cropped-ride.jpgThis letter is for you.

You know who you are.

You're the one who wants to ride horses but still has so many responsibilities to juggle in the meantime. Life can take you by the hand and in the blink of an eye, you're out of school, well into a family of your own, nurturing a career on the side... and only now, you can finally afford to fulfill your lifelong dream of owning  your own horse.

Or you've ridden before and finally have enough time and money to get back into it.

So you take lessons, part board a horse or eventually buy your own favorite  equine. It's something you've always wanted to do and the more you get into it, the happier you are. The barn is your chance for a little "me" time. Riding requires you to drop everything and just do, be in the moment and spend time with a magnificent animal.

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The thing is, your many responsibilities keep you away from your barn more than you would like. You find you can't always get out to ride in a regular schedule. Your goals get lost to the wayside and your fitness level is never quite where you'd like to be.

Despite it all, I'm here to tell you that there are so many reasons why horses and riding are still not only worthwhile to you, but also a huge benefit to the horse as well. Here are 8 ways you can feel good about your horse ownership and riding decisions even though it may not be the ultimate arrangement.

The guilt factor.

Don't beat yourself up over missed rides. It happens. Sometimes, life just gets in the way and despite your well-laid-out plans, you have to ditch the ride you were so looking forward to. But you know - it's ok. Your horse doesn't know any different and in the grand scheme of things, one missed ride is not going to make or break your entire training program.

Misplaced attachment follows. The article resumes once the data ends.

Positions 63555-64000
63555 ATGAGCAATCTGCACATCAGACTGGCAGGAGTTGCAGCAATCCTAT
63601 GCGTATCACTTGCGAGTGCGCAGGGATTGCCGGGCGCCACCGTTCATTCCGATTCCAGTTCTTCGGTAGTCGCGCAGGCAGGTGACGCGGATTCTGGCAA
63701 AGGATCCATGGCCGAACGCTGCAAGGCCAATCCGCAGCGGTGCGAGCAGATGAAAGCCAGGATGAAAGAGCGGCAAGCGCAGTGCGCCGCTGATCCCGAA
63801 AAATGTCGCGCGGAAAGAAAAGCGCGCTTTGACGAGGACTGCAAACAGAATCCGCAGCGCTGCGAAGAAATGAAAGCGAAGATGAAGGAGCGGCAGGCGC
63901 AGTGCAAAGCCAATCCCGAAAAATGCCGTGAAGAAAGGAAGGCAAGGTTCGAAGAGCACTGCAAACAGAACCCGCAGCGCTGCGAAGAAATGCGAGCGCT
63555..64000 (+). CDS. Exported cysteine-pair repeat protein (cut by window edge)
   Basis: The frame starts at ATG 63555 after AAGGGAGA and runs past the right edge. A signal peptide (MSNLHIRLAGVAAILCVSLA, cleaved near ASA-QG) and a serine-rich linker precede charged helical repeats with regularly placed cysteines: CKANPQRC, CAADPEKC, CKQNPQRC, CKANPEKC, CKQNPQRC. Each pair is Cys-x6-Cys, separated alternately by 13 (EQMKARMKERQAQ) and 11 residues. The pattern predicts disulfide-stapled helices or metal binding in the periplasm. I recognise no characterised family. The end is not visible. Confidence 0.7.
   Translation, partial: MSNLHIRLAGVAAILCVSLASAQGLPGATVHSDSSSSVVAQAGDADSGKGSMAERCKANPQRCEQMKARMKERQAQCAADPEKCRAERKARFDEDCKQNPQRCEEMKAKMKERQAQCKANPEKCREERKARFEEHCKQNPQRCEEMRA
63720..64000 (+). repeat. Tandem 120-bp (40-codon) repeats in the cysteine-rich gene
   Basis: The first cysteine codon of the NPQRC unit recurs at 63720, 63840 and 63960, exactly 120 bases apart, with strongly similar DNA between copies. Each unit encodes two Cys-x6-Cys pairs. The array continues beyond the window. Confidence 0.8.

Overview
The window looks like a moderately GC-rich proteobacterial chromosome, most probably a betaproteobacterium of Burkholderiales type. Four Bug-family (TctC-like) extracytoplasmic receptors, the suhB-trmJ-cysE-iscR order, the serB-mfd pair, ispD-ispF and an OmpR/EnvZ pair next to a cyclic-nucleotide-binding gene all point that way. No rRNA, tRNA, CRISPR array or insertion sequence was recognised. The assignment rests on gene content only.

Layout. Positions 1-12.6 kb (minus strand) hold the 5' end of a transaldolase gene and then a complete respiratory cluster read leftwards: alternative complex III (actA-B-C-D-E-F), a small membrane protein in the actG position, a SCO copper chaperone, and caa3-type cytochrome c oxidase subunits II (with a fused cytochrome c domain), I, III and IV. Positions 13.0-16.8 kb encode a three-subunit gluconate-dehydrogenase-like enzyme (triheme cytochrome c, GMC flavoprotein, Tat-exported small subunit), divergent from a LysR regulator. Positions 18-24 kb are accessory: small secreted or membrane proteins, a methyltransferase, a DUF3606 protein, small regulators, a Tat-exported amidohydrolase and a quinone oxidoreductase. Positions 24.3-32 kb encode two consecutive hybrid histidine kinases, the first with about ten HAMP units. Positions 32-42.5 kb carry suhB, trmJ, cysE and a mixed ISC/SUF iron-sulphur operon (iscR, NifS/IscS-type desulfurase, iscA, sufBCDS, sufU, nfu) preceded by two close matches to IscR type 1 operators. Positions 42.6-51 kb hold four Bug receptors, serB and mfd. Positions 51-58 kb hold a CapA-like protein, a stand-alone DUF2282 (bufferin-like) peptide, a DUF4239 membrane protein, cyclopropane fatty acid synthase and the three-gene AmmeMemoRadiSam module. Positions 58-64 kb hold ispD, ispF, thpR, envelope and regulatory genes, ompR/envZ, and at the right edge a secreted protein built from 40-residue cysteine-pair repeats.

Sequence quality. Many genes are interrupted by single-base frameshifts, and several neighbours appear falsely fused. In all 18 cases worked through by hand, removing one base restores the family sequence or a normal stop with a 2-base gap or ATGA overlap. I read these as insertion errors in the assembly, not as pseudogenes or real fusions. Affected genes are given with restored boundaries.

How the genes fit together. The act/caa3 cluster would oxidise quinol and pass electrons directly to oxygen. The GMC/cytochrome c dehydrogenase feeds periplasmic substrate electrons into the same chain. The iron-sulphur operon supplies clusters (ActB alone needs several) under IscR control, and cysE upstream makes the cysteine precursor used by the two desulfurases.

Ditto if something urgent happens and you have to leave your horse for a week or more. Honestly, your horse will be there when things settle down for you. Just adjust your expectations and realize that you might have to re-condition both your horse and yourself in that case.

Your horse is glad to be your horse.

Trust me on that! If you're around the horse industry long enough, you will likely hear about the neglect cases and the kill buyers at the auctions and all the other rotten things that can happen to "livestock." If nothing else, you can provide food, shelter and a safe environment for your horse, and he is lucky to have you to make decisions on his behalf and pay for his keep. Many horses aren't so lucky.

Take more breaks but do your best.

If you find that you are less than adequately fit for riding thanks to lack of time and the abundance of hours spent at the office, just change your perspective of what it takes to make a "good" ride. Don't feel that you have to ride for an entire hour, or that you are committed to doing a whole lot during a riding session. Just get that saddle and bridle on and head out for a quick ride. Make your ride shorter. Take longer walk breaks.

Even during the shorter ride, be there, give it all you've got and work hard. Stay focused, listen to the horse, and respond accordingly. But give yourself some slack when needed.

Listen to your body.

Walk more often and catch your breath. Take it easy if you have an existing ache or pain (post instead of sit trot, for example). Know your limitations well enough so that you can ride within them. It's no good if you hurt yourself just for the sake of a ride.

Set realistic expectations.

Sometimes, we want to achieve more than we can realistically do with the time we have. Adjust your riding goals and expectations based on your other life responsibilities. If you can only ride once or twice a week, you'll have to consider that your goals might take longer to reach, simply because of the limited practice time. That's just fine.